Blue Ridge Country - March/April 2016 - 44
Steam trains carry passengers for five miles
on the Dollywood Express (above), using the
propulsion of two Baldwin, coal-fired steam
engines called Klondike Katie (No. 192) and
Cinderella (No. 70). Both were built by the
U.S. Army and used during World War II to
transport troops and lumber in Alaska.
Klondike Katie arrived in 1961 at what is now
Dollywood-a sprawling theme park in Pigeon Forge, Tennessee-when it first opened
as Rebel Railroad. A few years later, Cinderella
became part of the scene.
The colder months of November and December may be the most nostalgic time to catch
this train, as it shows off the Christmas lights
of the park from unique vantage points. On
board the Dollywood Express bench seats,
you can also hear recordings of Dolly Parton
singing Christmas carols over the intercom.
TIPS FOR TRAVEL
While visiting Dollywood, stay at the new
Courtyard (865-436-2008) on Historic Nature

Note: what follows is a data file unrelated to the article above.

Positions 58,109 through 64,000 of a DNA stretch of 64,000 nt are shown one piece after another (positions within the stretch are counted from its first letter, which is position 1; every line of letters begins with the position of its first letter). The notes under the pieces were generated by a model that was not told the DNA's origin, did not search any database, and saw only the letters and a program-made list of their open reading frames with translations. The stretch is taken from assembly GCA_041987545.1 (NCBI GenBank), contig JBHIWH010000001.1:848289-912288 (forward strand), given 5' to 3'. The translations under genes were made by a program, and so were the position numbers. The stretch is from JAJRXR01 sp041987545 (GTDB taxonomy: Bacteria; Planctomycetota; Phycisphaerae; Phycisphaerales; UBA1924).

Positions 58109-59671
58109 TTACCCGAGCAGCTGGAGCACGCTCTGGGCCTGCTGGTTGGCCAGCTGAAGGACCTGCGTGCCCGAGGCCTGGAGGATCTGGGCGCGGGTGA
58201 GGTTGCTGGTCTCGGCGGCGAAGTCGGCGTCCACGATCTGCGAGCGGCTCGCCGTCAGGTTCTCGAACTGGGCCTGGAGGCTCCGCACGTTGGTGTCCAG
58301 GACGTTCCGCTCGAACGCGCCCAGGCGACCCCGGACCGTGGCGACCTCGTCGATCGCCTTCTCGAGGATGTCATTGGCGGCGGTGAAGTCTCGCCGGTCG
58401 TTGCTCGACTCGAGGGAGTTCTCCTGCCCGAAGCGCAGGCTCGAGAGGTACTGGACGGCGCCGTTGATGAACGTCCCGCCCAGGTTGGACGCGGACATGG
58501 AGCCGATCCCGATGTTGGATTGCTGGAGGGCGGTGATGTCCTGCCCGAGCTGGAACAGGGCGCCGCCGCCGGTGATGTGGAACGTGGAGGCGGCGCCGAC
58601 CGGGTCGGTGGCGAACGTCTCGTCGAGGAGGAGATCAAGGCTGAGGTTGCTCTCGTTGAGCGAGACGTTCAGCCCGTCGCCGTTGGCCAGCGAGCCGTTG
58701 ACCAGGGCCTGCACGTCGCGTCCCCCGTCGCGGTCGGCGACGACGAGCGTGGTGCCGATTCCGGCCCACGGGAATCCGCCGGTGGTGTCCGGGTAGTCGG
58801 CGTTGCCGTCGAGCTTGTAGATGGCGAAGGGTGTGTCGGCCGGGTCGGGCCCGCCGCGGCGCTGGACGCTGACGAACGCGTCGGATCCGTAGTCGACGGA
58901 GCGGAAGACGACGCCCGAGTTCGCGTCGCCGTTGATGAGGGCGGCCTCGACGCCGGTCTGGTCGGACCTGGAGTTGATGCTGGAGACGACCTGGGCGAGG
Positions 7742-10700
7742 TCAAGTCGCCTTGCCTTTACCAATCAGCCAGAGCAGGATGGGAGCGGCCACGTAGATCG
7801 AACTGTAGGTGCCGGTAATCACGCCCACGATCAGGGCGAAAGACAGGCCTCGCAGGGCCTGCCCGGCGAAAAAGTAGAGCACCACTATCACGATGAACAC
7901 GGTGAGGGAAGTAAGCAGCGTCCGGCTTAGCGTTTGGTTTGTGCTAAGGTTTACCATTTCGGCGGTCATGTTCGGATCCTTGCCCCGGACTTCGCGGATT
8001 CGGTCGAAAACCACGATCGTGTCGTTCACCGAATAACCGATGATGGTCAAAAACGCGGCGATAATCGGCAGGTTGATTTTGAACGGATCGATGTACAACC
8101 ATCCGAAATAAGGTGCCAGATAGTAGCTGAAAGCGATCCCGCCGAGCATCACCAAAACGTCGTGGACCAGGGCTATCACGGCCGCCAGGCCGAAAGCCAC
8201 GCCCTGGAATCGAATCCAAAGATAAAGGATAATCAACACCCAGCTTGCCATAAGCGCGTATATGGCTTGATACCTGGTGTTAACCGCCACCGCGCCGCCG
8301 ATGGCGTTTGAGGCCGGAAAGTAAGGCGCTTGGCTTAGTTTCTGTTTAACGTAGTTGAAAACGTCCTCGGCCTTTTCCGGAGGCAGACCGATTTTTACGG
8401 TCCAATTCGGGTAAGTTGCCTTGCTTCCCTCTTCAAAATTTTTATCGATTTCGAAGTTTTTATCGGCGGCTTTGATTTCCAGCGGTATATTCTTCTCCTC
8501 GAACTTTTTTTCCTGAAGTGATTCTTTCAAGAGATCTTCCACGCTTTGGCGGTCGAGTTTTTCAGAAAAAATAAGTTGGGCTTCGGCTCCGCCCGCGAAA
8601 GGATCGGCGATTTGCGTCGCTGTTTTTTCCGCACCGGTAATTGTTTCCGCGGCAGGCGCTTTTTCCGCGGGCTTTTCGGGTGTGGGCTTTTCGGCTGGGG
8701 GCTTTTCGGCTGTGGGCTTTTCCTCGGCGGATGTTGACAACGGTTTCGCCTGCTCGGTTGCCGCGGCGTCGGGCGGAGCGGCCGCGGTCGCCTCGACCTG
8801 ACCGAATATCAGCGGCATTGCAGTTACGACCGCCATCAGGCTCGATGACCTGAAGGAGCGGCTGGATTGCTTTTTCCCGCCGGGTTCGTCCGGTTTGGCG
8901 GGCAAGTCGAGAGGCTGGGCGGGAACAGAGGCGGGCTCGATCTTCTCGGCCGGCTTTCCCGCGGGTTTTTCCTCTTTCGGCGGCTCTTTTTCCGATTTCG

Trail in nearby Gatlinburg, Tennessee. Sample
fish and chips at Park Grill (865-436-2300)
and try the Hungry Hunters Huntcamp Skillet-with a hand-cut ribeye steak plus two
eggs-at Davy Crockett's Breakfast Camp
Still hungry? Dig into a calzone stuffed with
spinach and mushrooms at the Smoky Mountain Brewery (865-436-4200). - JT
The Durbin Rocket winds across West Virginia,
offering a steamy thrill ride.
ager, Scott Fortney. "But the state
doesn't have to worry about the
day-to-day commitments of operating the trains. So we focus on
the town part, evening activities
and remodeling the houses."
This 900-acre state park includes rows of company homes,
bordered by a boardwalk. Several
are available for overnight rentals.
"Cass is one of those places that
we don't want to lose because of
the history," says Tammy Caloccia, a specialist at the Cass Visi-